At a recent press conference, Chairman of the Bosch Automotive Group, Dr. Bernd Bohr, outlined his view of the future for the automotive industry, focussing on electric vehicles and the development of higher efficiency internal combustion engines.
At the companies 60th Automotive Press Briefing, Bohr stated that Bosch is developing at a dynamic pace, both economically as well as technically. Automotive technology sales will pass the €30 billion threshold for the first time in 2011, and the company is expecting growth to be around 10%. Bohr commented that the company is enjoying particular success with technology that promotes eco-friendly mobility and prevents accidents.
Bohr stated that he believes the present high battery costs and limited range meant that the switch to electromobility would take well over a decade. But he felt it was not simply a matter of either/or when considering internal-combustion engines and electric drives. Whatever the efficiency improvements in diesel and gasoline vehicles, Bohr is confident that the future belongs to electric drive vehicles.
For the not too distant future, Bohr judged the outlook for plug-in hybrids to be good, with a relatively small, cost-effective battery for urban trips that can be recharged from a power socket, combined with a gasoline or diesel engine for longer journeys. “Combinations of this sort,” Bohr said, “require broad and well networked systems expertise, one of Bosch’s strengths in its core areas of powertrain and chassis technology.”
The company’s technical expertise in electromobility covers a wide range of specialties stated Bohr. It produces not only power electronics and the semiconductors on which they are based but also electric motors. “By 2013 we will start series production of electromobility products for nearly 20 projects for 12 automakers,” Bohr said, adding “However, the up-front investments are considerable.” Bohr pointed out that Bosch spends €400 million each year on powertrain electrification. “The aim,” he said, “is to recoup these costs quickly through economies of scale.”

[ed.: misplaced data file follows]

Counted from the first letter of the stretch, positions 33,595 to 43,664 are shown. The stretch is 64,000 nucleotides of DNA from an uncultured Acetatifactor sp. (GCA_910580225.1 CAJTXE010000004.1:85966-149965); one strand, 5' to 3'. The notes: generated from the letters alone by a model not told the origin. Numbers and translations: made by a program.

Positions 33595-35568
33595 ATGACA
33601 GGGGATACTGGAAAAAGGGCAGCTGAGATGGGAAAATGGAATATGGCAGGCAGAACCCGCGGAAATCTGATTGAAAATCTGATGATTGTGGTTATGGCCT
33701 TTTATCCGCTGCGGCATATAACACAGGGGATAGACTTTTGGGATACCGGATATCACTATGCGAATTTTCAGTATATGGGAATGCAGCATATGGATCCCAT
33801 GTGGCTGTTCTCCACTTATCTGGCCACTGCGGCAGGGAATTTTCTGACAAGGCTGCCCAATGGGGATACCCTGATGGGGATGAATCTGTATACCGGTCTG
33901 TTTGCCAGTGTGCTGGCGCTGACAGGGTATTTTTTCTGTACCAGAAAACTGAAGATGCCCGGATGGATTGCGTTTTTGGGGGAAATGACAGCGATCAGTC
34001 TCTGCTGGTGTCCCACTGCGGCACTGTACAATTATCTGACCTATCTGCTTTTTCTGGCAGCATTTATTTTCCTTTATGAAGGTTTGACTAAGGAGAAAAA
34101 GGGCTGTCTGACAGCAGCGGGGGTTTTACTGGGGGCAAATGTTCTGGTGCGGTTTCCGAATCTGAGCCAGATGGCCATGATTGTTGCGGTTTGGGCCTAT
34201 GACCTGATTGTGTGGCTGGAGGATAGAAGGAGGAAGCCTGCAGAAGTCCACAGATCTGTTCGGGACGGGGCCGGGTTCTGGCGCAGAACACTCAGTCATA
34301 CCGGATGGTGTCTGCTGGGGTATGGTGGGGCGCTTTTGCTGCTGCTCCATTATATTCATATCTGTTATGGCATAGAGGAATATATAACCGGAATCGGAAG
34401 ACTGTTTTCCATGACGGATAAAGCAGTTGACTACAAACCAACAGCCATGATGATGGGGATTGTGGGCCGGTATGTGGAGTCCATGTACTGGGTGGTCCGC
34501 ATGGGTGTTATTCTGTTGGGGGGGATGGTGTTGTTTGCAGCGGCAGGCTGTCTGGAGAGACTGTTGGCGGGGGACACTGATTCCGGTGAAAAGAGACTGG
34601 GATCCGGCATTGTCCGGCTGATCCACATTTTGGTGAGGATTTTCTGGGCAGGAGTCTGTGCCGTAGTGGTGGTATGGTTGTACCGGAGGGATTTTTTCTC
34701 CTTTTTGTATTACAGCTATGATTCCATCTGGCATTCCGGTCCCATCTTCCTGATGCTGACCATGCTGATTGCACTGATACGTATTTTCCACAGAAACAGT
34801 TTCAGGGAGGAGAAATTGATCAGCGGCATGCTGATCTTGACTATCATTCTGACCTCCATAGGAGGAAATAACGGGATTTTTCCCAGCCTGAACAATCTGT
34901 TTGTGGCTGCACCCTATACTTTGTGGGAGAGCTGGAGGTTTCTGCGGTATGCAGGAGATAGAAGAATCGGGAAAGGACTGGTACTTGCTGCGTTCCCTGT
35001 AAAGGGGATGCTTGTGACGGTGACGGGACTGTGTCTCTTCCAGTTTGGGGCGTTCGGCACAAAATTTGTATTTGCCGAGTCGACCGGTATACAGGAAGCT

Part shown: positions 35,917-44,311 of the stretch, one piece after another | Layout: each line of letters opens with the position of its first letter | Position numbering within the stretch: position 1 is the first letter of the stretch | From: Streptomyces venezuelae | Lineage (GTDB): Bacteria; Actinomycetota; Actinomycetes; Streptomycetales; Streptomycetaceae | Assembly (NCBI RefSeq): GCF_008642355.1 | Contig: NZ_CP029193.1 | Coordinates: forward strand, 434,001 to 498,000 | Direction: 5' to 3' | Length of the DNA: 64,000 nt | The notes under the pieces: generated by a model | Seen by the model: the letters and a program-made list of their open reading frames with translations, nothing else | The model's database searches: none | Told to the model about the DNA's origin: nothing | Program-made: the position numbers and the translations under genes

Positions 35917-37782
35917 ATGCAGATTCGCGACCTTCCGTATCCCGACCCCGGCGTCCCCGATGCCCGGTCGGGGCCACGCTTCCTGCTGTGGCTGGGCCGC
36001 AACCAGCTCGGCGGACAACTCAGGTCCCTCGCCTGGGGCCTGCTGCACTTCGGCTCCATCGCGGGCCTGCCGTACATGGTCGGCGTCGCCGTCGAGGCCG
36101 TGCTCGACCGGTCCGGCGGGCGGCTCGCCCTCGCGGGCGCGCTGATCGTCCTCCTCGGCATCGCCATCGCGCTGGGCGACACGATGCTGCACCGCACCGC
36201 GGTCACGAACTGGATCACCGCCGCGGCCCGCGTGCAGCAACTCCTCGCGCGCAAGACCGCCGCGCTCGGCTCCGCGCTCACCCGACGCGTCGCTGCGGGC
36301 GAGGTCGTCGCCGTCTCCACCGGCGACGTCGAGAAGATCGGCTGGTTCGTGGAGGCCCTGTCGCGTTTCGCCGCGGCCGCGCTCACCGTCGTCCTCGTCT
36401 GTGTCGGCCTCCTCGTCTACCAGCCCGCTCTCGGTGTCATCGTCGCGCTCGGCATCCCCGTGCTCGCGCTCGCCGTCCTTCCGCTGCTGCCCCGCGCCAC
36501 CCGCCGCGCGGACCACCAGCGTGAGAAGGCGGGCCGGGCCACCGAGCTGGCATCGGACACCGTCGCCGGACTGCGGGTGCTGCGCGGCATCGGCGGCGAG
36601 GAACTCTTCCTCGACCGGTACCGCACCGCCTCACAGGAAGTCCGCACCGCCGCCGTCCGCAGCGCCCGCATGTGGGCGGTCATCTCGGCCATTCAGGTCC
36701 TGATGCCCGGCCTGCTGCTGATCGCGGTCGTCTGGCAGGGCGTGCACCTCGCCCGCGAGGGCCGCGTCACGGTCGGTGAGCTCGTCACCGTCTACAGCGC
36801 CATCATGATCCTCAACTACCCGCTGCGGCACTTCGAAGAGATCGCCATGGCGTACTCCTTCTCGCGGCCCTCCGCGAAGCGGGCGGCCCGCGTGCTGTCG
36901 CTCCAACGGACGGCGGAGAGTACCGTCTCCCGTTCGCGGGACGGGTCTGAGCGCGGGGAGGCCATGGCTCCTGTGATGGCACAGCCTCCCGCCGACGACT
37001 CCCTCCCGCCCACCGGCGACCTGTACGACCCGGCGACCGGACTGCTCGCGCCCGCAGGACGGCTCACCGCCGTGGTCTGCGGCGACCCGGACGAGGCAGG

In light of this, Bohr welcomed the cooperation projects that have emerged in the industry to pool production volumes. Bosch itself is planning to establish a joint venture together with Daimler that will develop and manufacture motors for electric vehicles in Europe. Bohr saw this as a win-win situation.
Continuing to improve efficiency of internal combustion engines
“Bosch is seizing long-term growth opportunities without neglecting short-term ones” continued Bohr. “This means, for example, reducing fuel consumption in diesel and gasoline vehicles by at least another 30%. Technologies that improve efficiency are popular in the marketplace”, he said. “This is why Bosch expects unit sales of its common-rail diesel-injection systems to rise by a good 10% annually up to 2015”. He pointed out that the automotive supplier hoped to triple sales of its gasoline direct injection systems by 2013; in conjunction with turbocharging, these allow smaller engines to deliver the same performance while consuming less fuel.
Another example he cited was the start-stop system, which reduces fuel consumption by 4% and more. Bosch would, he said, sell some 2.6 million units of this system this year – twice as many as in 2010. “We are implementing a wide variety of measures to make vehicle drive systems more efficient than ever before,” Bohr concluded.
Edited by: Paul Whittaker, Editor ipmd.net, [email protected]